- approximate size is 43 cm (17 in), like a crow
- head and upper parts brownish black, white below; long pointed bill
- winter birds have extensive white on the face, with a dark line behind the eye
- 1 blue-green egg, with black marks, on a bare rock ledge
- like all alcids, they use their wings for swimming and diving, and seem to fly through the water
- when half grown, young murres jump 9 to 15 meters (30 to 50 feet) into the sea
- a seabird that can dive twice the length of a football field 200m (600 feet) straight down below the surface of the sea
- travels up to 6000 km a year in migration, covering up to 1000 km of that distance by swimming
- leaps from cliffs up to 500 m high with half-grown wings at three weeks of age
- can live up to 25 years of age
One blue-green egg, with black marks, on a bare rock ledge.
Breeds along Arctic and sub-arctic coasts, south to central California and Gulf of Saint Lawrence. Winters south to southern California and Massachusetts. They’re also found in Eurasia.
Purring or murmuring, hence the name “murre.” Also a guttural croak and higher-pitched bleat.
The murres, like all alcids, use their wings for swimming and diving, and seem to fly through the water. This species is more abundant on the Pacific Coast of the United States than on the Atlantic, where it is outnumbered by the thick-billed murre. In the Arctic, however, it nests in huge colonies, with incubating birds standing side by side on long narrow ledges. When half grown, young murres jump 30 to 50 feet (9 to 15 m) into the sea, and accompany their parents, first swimming, then flying, often for hundreds of miles to their wintering areas. Apart from having their nests plundered for the eggs, murres of the Pacific Coast have long been safe from human intrusion, but oil spills now pose a threat to whole colonies. Can you imagine a seabird that can dive almost the length of a football field straight down below the surface of the sea; travels up to 6000 km a year in migration, covering up to 1000 km of that distance by swimming; leaps from cliffs up to 500 metres high with half-grown wings at three weeks of age; and can live up to 25 years of age? This extraordinary bird is a murre. Approximately 4,100 pairs of birds breed at Triangle Island’s colony.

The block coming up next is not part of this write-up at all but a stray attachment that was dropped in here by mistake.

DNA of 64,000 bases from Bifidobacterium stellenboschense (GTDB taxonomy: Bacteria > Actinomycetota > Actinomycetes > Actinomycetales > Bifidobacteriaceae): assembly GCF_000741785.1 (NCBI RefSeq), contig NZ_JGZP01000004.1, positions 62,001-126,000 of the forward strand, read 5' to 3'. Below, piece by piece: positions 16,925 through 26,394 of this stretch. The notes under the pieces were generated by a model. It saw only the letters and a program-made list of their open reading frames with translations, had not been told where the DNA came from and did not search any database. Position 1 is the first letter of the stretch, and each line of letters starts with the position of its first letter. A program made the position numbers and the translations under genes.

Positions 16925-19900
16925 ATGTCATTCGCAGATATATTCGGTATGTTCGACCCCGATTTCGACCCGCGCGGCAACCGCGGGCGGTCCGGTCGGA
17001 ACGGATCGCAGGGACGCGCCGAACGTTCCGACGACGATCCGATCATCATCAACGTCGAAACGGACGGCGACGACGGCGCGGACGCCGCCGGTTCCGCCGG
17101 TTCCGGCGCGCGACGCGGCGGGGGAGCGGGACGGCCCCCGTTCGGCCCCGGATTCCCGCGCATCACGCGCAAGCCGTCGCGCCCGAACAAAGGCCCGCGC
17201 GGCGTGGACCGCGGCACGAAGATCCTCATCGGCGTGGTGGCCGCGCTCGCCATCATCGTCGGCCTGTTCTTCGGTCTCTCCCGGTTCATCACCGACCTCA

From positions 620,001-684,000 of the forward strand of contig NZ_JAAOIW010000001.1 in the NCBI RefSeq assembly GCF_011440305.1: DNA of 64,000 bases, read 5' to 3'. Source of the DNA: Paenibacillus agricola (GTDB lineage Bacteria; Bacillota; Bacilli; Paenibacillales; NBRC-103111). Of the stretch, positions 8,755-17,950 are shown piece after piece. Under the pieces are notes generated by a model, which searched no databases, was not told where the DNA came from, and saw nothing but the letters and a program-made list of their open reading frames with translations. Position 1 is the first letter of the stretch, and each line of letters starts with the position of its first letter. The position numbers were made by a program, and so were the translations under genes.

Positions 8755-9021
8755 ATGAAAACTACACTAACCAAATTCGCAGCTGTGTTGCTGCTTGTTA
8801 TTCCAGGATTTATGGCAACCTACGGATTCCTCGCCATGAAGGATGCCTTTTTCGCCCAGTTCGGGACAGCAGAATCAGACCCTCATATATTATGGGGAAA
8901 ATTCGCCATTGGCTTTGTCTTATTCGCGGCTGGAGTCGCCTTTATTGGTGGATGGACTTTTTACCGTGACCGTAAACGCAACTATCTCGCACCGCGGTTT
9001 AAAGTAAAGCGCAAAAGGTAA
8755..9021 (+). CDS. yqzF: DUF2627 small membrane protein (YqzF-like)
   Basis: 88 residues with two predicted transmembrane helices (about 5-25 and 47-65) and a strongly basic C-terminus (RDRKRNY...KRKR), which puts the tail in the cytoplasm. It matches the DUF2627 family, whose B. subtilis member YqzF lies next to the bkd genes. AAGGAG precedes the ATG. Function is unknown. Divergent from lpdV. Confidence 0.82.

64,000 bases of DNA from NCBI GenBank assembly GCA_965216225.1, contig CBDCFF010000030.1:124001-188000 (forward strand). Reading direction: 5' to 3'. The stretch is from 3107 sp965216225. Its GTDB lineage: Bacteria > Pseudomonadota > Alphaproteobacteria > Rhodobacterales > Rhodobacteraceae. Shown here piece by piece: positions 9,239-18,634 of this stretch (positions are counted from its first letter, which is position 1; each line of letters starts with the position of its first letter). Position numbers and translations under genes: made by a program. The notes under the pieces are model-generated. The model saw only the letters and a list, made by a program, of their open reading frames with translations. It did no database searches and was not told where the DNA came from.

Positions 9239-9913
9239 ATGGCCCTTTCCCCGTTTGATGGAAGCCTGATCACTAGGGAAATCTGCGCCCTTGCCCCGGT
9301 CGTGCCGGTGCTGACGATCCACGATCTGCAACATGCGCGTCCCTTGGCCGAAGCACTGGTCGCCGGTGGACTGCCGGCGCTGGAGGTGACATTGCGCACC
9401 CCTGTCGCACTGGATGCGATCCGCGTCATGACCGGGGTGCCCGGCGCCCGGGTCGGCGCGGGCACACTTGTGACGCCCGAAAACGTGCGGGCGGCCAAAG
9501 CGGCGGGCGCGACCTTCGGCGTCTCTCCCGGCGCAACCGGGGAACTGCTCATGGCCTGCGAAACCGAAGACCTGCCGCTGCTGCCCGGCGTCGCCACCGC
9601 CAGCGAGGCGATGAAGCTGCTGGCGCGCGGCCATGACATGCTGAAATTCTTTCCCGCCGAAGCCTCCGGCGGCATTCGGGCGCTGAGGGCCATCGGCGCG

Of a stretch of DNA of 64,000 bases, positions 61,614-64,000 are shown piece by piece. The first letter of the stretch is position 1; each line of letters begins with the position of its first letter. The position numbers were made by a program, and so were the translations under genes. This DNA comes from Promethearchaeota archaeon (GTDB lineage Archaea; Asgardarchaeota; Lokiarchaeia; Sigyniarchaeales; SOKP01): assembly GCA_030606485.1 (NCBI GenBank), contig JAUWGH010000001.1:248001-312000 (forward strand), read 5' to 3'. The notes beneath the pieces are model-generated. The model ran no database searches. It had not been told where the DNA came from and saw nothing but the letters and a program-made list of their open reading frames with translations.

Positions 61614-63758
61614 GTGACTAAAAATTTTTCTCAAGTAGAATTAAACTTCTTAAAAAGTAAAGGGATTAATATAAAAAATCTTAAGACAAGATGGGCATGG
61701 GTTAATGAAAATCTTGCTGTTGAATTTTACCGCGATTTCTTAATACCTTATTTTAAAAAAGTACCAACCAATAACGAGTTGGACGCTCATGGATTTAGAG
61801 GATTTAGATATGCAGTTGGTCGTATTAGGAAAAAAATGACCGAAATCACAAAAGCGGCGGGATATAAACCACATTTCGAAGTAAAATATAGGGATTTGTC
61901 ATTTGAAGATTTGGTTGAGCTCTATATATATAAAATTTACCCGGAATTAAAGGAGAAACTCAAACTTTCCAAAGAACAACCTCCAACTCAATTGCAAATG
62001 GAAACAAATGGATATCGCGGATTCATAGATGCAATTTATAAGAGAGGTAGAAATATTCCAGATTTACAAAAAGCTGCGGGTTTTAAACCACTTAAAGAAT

Murres are not very good fliers. Because their wings are smaller than those of any other flying bird of their size, murres have to flap very fast to take off, taxiing across the surface of the water and often bouncing off the tops of waves before getting airborne. They are fast fliers, once airborne, travelling at about 75 km/h. To support all this flapping, murres have very large breast muscles, which contribute a quarter of their body weight of about two pounds (1 kg), making them meaty birds for the dining table. Murres have been recovered drowned in fishing nets set as deep as 180 m, and dives of 100 m appear to be common. It is difficult to think of a bird diving to such depths where the pressure is so great and to imagine how it finds its food in the darkness there. Their single eggs are laid mostly from mid June to mid July directly on bare rocks or soil on cliff ledges. Common murres reach breeding age 5–7 years. An egg may be dislodged from a narrow ledge, especially if birds are disturbed and fly off in panic. When an egg is lost, a second may be laid after about two weeks. Occasionally, if two eggs are lost in quick succession, a third may be laid, but this is the most the female is able to produce in one season. A chick hatched from a late egg may not have time to grow to fledging before the short summer ends. To keep the egg warm, the bird tucks it under its feathers against the bare skin of the “brood patch” on the lower belly.